In the mid-80s, I bought a lot of books by Jonathan Wylie. (He later changed his name to Mark & Julia Smith. No accounting for tastes.) Most of them were epic fantasy series, with the occasional alternate historical mixed in. But he/they also wrote a few standalone books. This is one of those, and it’s pretty good.
SFF has moved on since the 80s, in a good way, with writers like Daniel Abraham entering the field. This story doesn’t match the current level of sophistication, but don’t hold that against it. It’s still a nice read.
The story is largely a by-the-numbers adventure/puzzle quest, but all the parts are pretty well done. There are some discontinuities and just-accept-its in the characterization, but once established, the characters work well. They’re generally interesting and likeable, and for all the “I vow revenge” nature of the story, it’s remarkably light-hearted. You won’t find any great surprises, but it’s a well-put together narrative that maintains your interest all the way through. The ending tilts heavily toward “happy ever after” in a not very credible way, but it’s done well enough that it’s not a major flaw.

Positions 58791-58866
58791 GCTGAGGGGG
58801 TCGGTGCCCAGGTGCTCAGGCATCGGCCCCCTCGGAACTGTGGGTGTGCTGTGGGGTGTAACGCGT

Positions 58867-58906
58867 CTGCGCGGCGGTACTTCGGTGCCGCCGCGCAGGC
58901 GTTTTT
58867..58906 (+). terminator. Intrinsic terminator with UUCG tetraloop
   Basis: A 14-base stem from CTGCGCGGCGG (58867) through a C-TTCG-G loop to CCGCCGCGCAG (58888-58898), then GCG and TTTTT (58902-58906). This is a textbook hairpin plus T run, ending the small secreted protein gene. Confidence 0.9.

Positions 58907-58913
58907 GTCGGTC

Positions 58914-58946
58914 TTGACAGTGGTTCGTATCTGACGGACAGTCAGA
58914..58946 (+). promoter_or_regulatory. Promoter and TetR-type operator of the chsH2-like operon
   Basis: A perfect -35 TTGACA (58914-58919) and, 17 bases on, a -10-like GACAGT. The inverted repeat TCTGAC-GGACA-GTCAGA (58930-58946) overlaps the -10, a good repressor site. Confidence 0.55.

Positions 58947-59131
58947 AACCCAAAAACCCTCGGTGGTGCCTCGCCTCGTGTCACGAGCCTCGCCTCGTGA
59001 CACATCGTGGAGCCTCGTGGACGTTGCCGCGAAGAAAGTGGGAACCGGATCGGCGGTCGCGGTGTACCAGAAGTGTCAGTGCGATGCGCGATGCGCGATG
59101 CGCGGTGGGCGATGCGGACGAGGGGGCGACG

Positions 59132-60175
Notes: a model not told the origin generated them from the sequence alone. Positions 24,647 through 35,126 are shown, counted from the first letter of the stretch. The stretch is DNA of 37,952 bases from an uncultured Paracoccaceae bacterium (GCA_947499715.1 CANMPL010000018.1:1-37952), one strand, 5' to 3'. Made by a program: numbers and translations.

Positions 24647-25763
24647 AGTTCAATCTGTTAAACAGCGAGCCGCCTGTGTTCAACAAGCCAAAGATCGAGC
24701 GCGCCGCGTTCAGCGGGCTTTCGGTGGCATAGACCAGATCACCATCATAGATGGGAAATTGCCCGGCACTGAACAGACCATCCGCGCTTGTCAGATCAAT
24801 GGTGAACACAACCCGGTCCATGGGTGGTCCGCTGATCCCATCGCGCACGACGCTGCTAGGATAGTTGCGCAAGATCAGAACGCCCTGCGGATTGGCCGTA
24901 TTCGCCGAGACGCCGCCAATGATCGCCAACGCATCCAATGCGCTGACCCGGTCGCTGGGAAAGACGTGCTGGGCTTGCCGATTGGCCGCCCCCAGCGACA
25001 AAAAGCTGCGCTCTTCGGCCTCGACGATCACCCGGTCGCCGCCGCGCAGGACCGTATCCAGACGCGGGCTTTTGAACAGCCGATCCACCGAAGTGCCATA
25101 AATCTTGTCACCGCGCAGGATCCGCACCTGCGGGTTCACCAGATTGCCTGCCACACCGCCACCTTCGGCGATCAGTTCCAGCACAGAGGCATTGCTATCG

All in all, a good, solid adventure fantasy. It didn’t win literary awards, but it’s approachable, fun, and a quick, pleasant read.